Been enjoying our Fixing Aid podcast? We'd love to hear from you!

  1. Home
  2. Americas
  3. Haiti

After the quake, the deluge

Flooding in Les Cayes in Haiti's South department, February 2010
Inondations aux Cayes, dans le sud d’Haïti (Christian Aid)

Thirteen dead. Submerged houses. Fields and banana plantations waterlogged. Drowned livestock. Impassable roads. Fresh trauma for quake-displaced thousands. This is the plight of Les Cayes, a city on Haiti’s south coast, after an unseasonal deluge. And hurricane season is not far off.

Trucks loaded with 4,030 meals left Port-au-Prince on 2 March for emergency distribution in and around Les Cayes. Food has also been sent to Nippes region, north of Les Cayes, which has experienced bad flooding.

The UN World Food Programme, with local authorities and NGOs, plans to supply 10-day rations to affected populations, including some 3,000 people evacuated from their homes.

"The poor state of the sewers caused flooding in every [district] of the city," said the regional president of the Haitian National Red Cross Society, Jean-Yves Placide.

“In some places the waters rose to ceiling level in people's houses," he said. "The situation will be really worrying if it continues to rain. The sun is out now, but the storm clouds come and go."

“People are used to dealing with floods, just not this early,” one aid worker in Les Cayes told IRIN. 

More on Haiti
 Disasters fuel migration, diaspora fuels economy
 Tarps, not tents, please
 Funding gap for nutrition
 Schools slow to reopen

A mother of two in the city’s Solon district told IRIN her family had lost everything to the flooding. “All our belongings were destroyed – our beds, our clothes, everything.”

Rains hit the area on 27-28 February. On 2 March many homes still had standing water, the aid worker told IRIN.

“Many, many people have told us they lost their crops [including banana trees and sugar cane] and their animals,” he said.

Local NGOs who work with Christian Aid are assessing damage to agriculture, Prospery Raymond, the charity’s head in Haiti, told IRIN.

According to Haiti’s Department of Civil Protection, agriculture has been “heavily affected”.

The rainy season proper usually starts in the beginning of April and peaks in May.

According to Iain Logan, head of operations for the International Federation of the Red Cross and Red Crescent Societies (IFRC) in Port-au-Prince, Haiti is ill-equipped to cope.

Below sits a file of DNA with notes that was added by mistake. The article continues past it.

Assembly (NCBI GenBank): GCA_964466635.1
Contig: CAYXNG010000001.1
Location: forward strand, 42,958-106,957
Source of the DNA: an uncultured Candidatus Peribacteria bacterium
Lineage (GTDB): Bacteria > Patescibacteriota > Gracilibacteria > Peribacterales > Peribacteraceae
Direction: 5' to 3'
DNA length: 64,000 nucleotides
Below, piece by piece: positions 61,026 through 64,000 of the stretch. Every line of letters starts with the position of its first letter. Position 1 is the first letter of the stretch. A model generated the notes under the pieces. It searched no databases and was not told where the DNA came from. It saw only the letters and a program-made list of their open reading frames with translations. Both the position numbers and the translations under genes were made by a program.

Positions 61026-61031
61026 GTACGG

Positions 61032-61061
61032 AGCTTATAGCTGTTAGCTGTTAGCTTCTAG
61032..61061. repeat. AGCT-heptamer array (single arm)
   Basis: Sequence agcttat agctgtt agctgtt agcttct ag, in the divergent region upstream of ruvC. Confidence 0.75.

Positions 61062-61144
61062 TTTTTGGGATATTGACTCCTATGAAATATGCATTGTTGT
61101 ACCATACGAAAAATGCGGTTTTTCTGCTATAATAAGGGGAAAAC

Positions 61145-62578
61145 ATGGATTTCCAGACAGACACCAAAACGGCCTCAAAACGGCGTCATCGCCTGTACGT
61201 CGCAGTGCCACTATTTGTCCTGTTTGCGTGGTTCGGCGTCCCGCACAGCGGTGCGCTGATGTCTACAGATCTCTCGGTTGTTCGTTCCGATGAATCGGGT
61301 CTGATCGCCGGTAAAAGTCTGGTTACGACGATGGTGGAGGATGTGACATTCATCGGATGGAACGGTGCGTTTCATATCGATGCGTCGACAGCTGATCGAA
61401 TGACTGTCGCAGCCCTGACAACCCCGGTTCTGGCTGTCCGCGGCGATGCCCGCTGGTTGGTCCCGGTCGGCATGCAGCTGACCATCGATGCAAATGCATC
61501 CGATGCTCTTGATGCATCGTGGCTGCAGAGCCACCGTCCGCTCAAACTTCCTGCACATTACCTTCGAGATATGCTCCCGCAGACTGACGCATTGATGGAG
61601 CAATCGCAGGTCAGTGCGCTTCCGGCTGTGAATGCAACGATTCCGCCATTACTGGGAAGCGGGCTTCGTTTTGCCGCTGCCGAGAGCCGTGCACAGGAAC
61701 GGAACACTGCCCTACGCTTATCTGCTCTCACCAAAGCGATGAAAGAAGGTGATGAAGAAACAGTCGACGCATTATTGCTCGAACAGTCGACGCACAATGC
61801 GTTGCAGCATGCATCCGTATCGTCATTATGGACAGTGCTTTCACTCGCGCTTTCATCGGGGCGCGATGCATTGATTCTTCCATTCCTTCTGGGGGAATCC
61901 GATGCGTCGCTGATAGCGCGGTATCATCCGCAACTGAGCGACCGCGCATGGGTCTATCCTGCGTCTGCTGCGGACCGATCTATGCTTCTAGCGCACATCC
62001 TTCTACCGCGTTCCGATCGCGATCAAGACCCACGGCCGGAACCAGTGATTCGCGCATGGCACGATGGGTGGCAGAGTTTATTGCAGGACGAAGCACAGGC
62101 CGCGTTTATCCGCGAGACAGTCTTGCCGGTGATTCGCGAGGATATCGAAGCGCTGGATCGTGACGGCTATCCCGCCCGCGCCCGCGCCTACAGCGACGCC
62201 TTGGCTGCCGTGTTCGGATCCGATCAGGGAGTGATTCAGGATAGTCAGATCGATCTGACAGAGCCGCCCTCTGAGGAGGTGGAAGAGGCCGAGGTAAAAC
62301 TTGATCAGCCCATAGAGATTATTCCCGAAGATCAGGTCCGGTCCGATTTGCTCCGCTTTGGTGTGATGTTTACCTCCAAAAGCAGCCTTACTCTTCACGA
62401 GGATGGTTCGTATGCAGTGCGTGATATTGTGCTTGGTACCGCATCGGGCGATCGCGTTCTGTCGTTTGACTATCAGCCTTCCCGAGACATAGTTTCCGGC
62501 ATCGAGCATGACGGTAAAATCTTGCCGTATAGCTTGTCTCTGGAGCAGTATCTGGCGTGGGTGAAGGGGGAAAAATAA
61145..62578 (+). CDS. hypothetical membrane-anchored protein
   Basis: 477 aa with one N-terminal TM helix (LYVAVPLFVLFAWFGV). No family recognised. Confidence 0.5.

“The early floods in Les Cayes are a sharp reminder that the very significant disaster preparedness effort we started after the 2008 hurricanes will have to be expanded and adapted,” he said in an IFRC release.

"We face an almost unique set of circumstances generated by a catastrophic quake, a rainy season, and a hurricane season, one after the other in rapid succession," he added.


This article was produced by IRIN News while it was part of the United Nations Office for the Coordination of Humanitarian Affairs. Please send queries on copyright or liability to the UN. For more information:

Share this article
Join the discussion

Right now, we’re working with contributors on the ground in Ukraine and in neighbouring countries to tell the stories of people enduring and responding to a rapidly evolving humanitarian crisis.

We’re documenting the threats to humanitarian response in the country and providing a platform for those bearing the brunt of the invasion. Our goal is to bring you the truth at a time when disinformation is rampant. 

But while much of the world’s focus may be on Ukraine, we are continuing our reporting on myriad other humanitarian disasters – from Haiti to the Sahel to Afghanistan to Myanmar. We’ve been covering humanitarian crises for more than 25 years, and our journalism has always been free, accessible for all, and – most importantly – balanced. 

You can support our journalism from just $5 a month, and every contribution will go towards our mission. 

Support The New Humanitarian today.

Become a member of The New Humanitarian

Support our journalism and become more involved in our community. Help us deliver informative, accessible, independent journalism that you can trust and provides accountability to the millions of people affected by crises worldwide.